Three new earth-sized (only slightly bigger) planets discovered by the Kepler mission–all apparently in the habitable zones of their planets! Two of them in the same star system, even (OK, OK, in Norse mythology we have nine worlds, but not everyone can be as cool as that). I know this is more of a Norse lit./book review website (with occasional cartoons), but running parallel to my science fiction reviews, I like to post about discoveries like this from time to time. And as I discuss in this post, I consider the “liberal arts” goal of expanding one’s mind to be well served by both studying ancient (or other) culture and beginning to grasp just how enormous and amazing this universe is. I don’t have time to give much more in the way of comments now, so I’ll just refer you to that earlier post for some of those ramblings (though one day I will try to pull them together into a more coherent presentation).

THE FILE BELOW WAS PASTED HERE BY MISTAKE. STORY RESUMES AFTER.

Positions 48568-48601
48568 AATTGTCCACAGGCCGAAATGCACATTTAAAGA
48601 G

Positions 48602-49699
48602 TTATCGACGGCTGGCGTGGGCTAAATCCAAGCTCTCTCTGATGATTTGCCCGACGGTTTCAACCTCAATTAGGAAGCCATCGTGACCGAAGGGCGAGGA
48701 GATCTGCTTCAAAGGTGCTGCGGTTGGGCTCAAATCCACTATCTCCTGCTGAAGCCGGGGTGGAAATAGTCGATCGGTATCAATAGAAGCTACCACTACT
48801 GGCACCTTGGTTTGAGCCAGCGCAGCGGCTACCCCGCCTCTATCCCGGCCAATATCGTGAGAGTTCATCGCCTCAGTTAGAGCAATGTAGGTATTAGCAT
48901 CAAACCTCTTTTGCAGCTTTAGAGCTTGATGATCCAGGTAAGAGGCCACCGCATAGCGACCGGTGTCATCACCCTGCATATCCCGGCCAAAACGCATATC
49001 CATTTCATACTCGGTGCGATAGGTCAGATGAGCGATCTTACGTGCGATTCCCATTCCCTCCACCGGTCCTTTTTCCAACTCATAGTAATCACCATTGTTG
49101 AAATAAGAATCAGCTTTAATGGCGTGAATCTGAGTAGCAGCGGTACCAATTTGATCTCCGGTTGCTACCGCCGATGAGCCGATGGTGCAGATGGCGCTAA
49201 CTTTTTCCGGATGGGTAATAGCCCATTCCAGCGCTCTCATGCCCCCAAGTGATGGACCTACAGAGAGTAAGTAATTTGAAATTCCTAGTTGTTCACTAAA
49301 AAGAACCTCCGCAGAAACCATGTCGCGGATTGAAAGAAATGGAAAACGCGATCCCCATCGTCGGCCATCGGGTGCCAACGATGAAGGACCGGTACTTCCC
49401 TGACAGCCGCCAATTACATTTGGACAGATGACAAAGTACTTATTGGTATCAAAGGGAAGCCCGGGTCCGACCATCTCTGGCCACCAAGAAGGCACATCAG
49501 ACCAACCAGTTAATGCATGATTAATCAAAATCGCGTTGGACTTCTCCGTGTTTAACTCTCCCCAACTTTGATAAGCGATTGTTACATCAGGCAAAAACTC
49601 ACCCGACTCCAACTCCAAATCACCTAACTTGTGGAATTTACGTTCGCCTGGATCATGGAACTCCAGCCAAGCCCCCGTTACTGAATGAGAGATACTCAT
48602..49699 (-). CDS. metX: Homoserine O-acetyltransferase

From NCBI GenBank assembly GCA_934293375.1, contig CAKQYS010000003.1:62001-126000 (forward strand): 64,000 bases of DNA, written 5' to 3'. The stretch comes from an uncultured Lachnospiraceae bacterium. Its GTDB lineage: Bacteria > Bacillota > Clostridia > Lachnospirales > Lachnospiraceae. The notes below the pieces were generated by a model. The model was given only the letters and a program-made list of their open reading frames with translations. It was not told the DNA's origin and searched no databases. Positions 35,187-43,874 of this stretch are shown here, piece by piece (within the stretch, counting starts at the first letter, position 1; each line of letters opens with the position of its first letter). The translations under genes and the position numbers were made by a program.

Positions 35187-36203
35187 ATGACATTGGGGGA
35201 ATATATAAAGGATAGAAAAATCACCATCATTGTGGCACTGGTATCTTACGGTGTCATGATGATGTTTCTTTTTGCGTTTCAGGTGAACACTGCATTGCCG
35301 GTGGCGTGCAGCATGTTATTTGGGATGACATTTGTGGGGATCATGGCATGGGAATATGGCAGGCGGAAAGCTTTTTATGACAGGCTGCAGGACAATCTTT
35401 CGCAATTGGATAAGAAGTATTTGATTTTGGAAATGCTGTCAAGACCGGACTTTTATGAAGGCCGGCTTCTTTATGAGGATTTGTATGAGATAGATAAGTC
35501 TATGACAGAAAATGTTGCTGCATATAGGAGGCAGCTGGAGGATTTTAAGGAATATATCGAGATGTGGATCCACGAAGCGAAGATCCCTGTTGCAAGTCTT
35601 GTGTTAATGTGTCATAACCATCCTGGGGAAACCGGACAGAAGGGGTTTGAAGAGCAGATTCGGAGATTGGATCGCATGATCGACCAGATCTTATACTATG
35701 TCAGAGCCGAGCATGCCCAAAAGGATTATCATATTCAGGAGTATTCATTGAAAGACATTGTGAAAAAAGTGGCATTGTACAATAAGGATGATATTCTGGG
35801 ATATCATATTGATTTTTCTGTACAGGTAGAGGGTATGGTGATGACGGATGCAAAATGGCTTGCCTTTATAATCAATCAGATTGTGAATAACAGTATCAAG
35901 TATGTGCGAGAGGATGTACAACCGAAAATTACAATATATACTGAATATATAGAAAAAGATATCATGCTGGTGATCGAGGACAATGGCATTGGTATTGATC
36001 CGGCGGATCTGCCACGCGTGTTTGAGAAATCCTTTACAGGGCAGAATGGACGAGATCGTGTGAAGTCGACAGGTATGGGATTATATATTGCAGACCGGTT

I am bummed that the planets are so far away–thousands of lightyears–but it is also really neat that we can gather data on such distant systems, and it gives us hope for similar discoveries closer to home. It sounds like at least a couple of these planets (the ones in Kepler 62) are likely covered in world-wide oceans, which is a neat parallel to some of the planets we see in science fiction, from Jane Yolen’s Commander Toad in Space to the planet of the Mon Calamari in Star Wars (also Kamino, right?). I think the planet around Alpha Centauri in one of Isaac Asimov’s sequels to his Foundation trilogy was mostly ocean, but I could be misremembering (but for another mention of that book, check out the post with the “ramblings” which I mentioned above).